The 2008 attack on the Taj Mahal Palace Hotel was explored in the documentary Surviving Mumbai. Were you confident going into your project that there was more to illuminate by revisiting the event in fictionalized form?

I think there’s something to be said about the beauty of filmmaking in a fictionalized form, because you get to immerse people in an experience. I’m actually an avid documentary watcher. I just watched Three Identical Strangers and loved it. I think it’s valuable to watch documentaries as case studies and character examinations—they make you feel informed and enlightened, like you’ve broadened your horizons. But what I also love about telling a story in narrative form is that as an audience member, you get a visceral, immersive experience.

As actors, you try to understand people, and you get to explore how even the bad guys were human at the end of the day. Some were pawns, they were manipulated, brainwashed, or radicalized. In documentaries, you very rarely get to sit down with terrorists and people who did those horrific things and get more insight into why. I’m not talking about the humanization of people who do evil things, but I’m talking about understanding their psyche. And [through the survivors] you get a sense of hope, of human resilience and working together to survive in the face of such horror.

Dramatizing radical Islamic terrorist attacks is a delicate high-wire act. In the movie, Muslim characters are notably heroes, victims, attackers, onlookers, all from different backgrounds. Did that draw you to the story?

You know, I play a Muslim woman who, in one scene, when faced with her own mortality, turns to her faith and says a Muslim prayer in Arabic [for strength]. You don’t normally see that. I feel like that moment is like a face-off between the perversion of a faith, and an authentic representation of it. I think it’s very important to have those nuances. Some people may say [movies depicting these events] might incite Islamophobia, but my answer to that is that it’s based on a true story. It happened. It’s like saying you can’t make a movie about the Crusades. It happened, and it shouldn’t reflect badly on every Christian, and [movies about terrorist attacks like the one on the Taj] shouldn’t reflect badly on every Muslim. The nuance in these stories is what makes the difference.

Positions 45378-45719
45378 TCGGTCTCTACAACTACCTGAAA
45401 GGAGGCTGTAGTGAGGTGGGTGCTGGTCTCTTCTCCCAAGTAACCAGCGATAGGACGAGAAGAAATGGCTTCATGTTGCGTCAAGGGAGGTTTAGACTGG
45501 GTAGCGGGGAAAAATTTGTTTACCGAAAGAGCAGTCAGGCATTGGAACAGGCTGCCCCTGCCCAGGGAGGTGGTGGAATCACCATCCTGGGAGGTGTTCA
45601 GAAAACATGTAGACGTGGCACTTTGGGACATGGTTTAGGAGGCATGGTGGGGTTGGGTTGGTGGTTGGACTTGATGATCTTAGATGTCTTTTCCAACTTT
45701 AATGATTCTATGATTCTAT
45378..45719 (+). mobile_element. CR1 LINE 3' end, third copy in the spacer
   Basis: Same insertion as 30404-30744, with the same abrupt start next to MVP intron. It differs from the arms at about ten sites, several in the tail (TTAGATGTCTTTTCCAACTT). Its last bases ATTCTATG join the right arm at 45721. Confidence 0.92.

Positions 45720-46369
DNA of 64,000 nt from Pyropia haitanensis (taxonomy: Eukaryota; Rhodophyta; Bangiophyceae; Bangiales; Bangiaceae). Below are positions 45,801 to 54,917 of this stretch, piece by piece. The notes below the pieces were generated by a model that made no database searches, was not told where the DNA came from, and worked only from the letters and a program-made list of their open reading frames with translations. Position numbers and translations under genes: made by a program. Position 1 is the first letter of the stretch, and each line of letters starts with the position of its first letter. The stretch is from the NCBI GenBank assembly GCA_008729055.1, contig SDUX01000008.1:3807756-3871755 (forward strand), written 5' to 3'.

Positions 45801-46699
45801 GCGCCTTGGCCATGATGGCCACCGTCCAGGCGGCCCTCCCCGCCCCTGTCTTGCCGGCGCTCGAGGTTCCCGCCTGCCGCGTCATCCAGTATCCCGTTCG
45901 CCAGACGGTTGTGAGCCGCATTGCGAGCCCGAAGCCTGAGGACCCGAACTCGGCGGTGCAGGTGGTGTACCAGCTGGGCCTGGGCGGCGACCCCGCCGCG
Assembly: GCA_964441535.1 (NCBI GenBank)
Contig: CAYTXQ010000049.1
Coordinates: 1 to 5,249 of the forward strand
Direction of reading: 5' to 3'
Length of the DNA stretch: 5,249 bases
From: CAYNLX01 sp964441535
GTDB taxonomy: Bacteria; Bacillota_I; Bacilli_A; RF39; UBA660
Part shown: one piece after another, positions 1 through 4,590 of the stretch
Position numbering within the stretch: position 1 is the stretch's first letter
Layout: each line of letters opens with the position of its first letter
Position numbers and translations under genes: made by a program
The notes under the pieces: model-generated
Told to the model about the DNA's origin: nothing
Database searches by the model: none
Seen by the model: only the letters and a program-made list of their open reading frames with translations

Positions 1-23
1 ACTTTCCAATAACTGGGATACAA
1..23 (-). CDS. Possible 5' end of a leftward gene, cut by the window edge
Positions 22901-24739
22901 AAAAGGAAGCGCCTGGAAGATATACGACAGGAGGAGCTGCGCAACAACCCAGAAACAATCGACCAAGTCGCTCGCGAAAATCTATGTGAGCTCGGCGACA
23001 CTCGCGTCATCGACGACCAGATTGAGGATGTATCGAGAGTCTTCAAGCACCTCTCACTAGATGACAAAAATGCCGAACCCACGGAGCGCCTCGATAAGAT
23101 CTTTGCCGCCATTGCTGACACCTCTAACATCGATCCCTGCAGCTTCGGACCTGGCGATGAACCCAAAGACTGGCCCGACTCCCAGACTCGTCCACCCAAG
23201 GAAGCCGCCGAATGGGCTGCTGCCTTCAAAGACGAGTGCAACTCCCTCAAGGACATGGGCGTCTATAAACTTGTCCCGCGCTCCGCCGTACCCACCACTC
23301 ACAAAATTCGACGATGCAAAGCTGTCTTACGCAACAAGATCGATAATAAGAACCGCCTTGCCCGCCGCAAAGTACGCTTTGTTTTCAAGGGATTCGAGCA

You’ve engaged in a lot of advocacy work, particularly in issues that affect your birth country of Iran. How did you first become inspired to do that kind of activism?

I was born in Tehran shortly after the Iranian Revolution, and because of the situation I was born into, my parents quickly decided they didn’t want to raise a daughter in a social, political, and legal climate that was growing increasingly oppressive towards women and girls. They fled to London, where I was raised. But I visited Iran when I was 13, for two months, and that experience touched me so deeply. So I never really felt severed from my own people—I have family there to this day. I remember being five years old and seeing footage of the Iran–Iraq War on BBC and crying. I always had this gut feeling, a desire to someday try to be a voice for the voiceless in Iran.

And through that work—whether it’s writing op-eds, or giving speeches, or visiting Capitol Hill, UK parliament, or the Bundestag, the German parliament—I want to remind officials that the Iranian people are suffering, and not to overlook human rights abuses in Iran, while they’re working on foreign policy. As actors, we have so much attention on us, and when I can, I want to divert that attention back onto people who really need it.

This interview has been edited and condensed for clarity.